Juneteenth commemorates end of slavery through music, art and dance

On a trip to Phoenix sometime in the 1980s, Lydia Morgan and her husband came across a small outdoor celebration called Juneteenth that struck a chord with her.

“It was the cutest, tiniest, little festival celebrating the end of slavery,” she said.

There wasn’t more than a couple of hundred of people there, she recalled, but it resonated because she remembered asking her mother while growing up why there wasn’t some sort of commemoration of such a historically significant event.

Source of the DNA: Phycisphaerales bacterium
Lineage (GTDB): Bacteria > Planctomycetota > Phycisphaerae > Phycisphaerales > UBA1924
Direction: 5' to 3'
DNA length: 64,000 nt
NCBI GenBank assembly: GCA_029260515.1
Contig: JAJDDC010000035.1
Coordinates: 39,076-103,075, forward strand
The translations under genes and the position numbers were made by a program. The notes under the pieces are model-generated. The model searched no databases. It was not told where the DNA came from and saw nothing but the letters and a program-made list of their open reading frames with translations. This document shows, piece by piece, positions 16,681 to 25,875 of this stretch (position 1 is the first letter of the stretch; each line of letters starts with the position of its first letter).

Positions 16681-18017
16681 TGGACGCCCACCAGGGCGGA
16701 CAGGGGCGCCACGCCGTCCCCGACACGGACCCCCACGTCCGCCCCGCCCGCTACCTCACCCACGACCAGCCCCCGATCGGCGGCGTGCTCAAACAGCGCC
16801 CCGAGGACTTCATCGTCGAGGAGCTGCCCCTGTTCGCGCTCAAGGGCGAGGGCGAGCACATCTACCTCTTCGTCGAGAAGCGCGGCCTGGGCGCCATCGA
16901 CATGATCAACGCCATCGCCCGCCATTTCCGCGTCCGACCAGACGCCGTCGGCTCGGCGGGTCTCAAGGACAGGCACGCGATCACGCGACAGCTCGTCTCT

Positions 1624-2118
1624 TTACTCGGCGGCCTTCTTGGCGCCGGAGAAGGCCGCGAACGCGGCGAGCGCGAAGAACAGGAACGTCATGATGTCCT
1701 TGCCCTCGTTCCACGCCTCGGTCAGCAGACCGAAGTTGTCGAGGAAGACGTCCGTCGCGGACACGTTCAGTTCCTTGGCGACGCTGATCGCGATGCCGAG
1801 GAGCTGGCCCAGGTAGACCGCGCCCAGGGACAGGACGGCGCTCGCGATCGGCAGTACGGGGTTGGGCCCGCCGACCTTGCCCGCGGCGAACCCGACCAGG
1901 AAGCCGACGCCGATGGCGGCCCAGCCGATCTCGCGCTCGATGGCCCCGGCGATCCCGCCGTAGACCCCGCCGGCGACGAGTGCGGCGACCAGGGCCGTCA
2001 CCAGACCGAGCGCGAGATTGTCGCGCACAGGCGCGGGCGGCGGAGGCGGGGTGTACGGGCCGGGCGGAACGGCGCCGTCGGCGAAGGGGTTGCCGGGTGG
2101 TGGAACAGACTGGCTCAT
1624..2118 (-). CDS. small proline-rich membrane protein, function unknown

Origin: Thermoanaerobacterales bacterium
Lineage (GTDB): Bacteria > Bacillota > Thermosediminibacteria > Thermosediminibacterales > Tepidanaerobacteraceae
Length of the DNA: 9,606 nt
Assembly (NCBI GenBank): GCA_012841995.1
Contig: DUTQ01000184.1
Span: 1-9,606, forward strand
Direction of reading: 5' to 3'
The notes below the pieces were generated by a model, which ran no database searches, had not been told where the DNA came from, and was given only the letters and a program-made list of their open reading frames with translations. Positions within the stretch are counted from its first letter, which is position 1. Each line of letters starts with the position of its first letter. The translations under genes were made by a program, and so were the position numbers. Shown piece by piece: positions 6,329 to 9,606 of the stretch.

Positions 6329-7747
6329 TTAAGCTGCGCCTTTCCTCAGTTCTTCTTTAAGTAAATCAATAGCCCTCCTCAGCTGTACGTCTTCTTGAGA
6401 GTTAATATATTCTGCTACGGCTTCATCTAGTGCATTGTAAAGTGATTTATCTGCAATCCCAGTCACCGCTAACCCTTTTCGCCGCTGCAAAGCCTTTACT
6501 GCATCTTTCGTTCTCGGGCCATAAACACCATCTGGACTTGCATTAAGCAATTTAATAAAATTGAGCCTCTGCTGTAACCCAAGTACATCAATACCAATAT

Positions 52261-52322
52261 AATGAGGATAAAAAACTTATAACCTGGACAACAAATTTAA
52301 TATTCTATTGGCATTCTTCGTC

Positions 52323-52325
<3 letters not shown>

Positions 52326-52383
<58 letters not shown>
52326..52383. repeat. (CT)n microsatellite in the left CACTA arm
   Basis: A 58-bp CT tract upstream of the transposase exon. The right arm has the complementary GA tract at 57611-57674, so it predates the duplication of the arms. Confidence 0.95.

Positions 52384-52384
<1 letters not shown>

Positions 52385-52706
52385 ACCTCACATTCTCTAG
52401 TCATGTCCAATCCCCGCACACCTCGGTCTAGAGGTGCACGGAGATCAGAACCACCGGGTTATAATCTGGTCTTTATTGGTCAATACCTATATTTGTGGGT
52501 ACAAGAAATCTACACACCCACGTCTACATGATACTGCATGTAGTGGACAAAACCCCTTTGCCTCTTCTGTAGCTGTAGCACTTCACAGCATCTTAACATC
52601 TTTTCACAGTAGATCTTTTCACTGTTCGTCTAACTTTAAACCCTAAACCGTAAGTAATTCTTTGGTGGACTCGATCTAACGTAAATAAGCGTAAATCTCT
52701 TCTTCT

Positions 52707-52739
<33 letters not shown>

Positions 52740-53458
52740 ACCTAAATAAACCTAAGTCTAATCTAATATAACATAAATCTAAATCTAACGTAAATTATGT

When she…

Previous Business of Pride: Lesley Bryant
Next Viewpoint: Autumn has come early to the real estate market

No Comment

Leave a reply

Your email address will not be published.